Originally Posted by DrumEatDrum
I'm sorry Ken, I'm not buying it.
They certainly thought they were being experimental, at least with in the context of Rock-N-Roll. Much like those in free jazz thinks it's experimental, but they still confine it to umbrella of jazz.
And really, in terms of the last 500 years, you could argue...
In the end, it's all relative.
One definition of 'experimental' is the precedent. Is there a precedent for what you're hearing? If so, how ingrained is that precedent?
Let's take Beethoven as an example. I will argue that Beethoven - in his time - was largely experimental. He follows a level of tradition, but Beethoven's style of composition is actually radically different to anything before it. The differences are subtle to modern tastes, but they are profound and kickstarted the Romantic movement.
One thing that is drilled into you at an academic compositional level is precedent awareness. Can you talk about previous composers that have influenced you? Or concepts that have inspired you - and in doing so, can you differentiate yourself sufficiently and distinctly? Then there is the question of the naive. Are you naive? Can you not find a precedent? Can your music be approached naively?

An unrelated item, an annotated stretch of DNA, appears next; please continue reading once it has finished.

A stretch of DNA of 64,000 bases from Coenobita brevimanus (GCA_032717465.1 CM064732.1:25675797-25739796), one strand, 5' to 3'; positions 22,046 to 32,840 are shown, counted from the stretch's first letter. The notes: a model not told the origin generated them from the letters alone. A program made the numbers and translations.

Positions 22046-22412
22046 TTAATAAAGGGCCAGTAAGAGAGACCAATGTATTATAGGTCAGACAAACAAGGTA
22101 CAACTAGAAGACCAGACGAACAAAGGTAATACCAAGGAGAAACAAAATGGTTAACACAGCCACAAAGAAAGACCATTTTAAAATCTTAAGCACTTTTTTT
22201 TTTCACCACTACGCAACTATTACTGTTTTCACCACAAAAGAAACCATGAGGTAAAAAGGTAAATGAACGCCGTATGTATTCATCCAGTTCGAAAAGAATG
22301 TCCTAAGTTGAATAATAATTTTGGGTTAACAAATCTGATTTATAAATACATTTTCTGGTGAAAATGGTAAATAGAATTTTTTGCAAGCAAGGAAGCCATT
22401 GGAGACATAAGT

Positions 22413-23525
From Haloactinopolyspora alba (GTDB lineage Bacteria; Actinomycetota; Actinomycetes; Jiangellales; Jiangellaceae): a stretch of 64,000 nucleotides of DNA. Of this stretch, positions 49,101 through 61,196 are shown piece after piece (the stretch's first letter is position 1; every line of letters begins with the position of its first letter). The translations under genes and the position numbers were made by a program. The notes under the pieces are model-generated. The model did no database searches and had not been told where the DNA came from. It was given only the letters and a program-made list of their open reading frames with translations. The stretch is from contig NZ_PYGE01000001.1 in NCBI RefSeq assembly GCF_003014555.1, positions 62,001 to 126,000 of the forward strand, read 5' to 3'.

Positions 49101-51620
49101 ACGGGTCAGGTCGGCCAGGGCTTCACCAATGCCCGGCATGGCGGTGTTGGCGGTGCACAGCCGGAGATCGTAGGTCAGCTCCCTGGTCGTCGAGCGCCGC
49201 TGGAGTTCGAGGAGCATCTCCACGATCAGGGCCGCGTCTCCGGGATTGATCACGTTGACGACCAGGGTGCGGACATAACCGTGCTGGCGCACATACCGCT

All music at some point is experimental to a degree - but there are levels of importance within that. If we take a band like The Beatles whose later catalogue is experimental for the time, you can then look at that and trace roots of what they were doing to more avant-garde composers like Karlheinz Stockhausen (whether they were aware of it or not) and you finally arrive at somebody who was 'ahead of their time', i.e. with a less traceable precedent. Then you're usually in the grounds of the experimental proper.